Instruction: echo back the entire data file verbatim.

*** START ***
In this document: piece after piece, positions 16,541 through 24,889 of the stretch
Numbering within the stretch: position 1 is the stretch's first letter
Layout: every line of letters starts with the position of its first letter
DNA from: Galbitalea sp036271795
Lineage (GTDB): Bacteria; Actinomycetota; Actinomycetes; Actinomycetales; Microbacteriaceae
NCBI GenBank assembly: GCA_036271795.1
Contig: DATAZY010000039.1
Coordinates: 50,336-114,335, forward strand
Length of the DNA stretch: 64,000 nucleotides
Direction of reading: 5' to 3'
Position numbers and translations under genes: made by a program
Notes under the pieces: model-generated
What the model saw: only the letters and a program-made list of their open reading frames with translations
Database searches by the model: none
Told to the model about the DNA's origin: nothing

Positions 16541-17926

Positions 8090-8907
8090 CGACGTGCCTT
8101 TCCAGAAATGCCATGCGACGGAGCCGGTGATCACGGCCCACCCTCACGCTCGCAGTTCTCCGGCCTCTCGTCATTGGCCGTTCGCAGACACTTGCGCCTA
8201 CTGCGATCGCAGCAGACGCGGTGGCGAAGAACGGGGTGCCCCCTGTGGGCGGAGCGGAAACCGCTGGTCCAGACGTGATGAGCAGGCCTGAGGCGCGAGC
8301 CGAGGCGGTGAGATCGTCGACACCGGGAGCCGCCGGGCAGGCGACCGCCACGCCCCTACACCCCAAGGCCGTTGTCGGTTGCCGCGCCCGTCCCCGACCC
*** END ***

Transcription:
In this document: piece after piece, positions 16,541 through 24,889 of the stretch
Numbering within the stretch: position 1 is the stretch's first letter
Layout: every line of letters starts with the position of its first letter
DNA from: Galbitalea sp036271795
Lineage (GTDB): Bacteria; Actinomycetota; Actinomycetes; Actinomycetales; Microbacteriaceae
NCBI GenBank assembly: GCA_036271795.1
Contig: DATAZY010000039.1
Coordinates: 50,336-114,335, forward strand
Length of the DNA stretch: 64,000 nucleotides
Direction of reading: 5' to 3'
Position numbers and translations under genes: made by a program
Notes under the pieces: model-generated
What the model saw: only the letters and a program-made list of their open reading frames with translations
Database searches by the model: none
Told to the model about the DNA's origin: nothing

Positions 16541-17926

Positions 8090-8907
8090 CGACGTGCCTT
8101 TCCAGAAATGCCATGCGACGGAGCCGGTGATCACGGCCCACCCTCACGCTCGCAGTTCTCCGGCCTCTCGTCATTGGCCGTTCGCAGACACTTGCGCCTA
8201 CTGCGATCGCAGCAGACGCGGTGGCGAAGAACGGGGTGCCCCCTGTGGGCGGAGCGGAAACCGCTGGTCCAGACGTGATGAGCAGGCCTGAGGCGCGAGC
8301 CGAGGCGGTGAGATCGTCGACACCGGGAGCCGCCGGGCAGGCGACCGCCACGCCCCTACACCCCAAGGCCGTTGTCGGTTGCCGCGCCCGTCCCCGACCC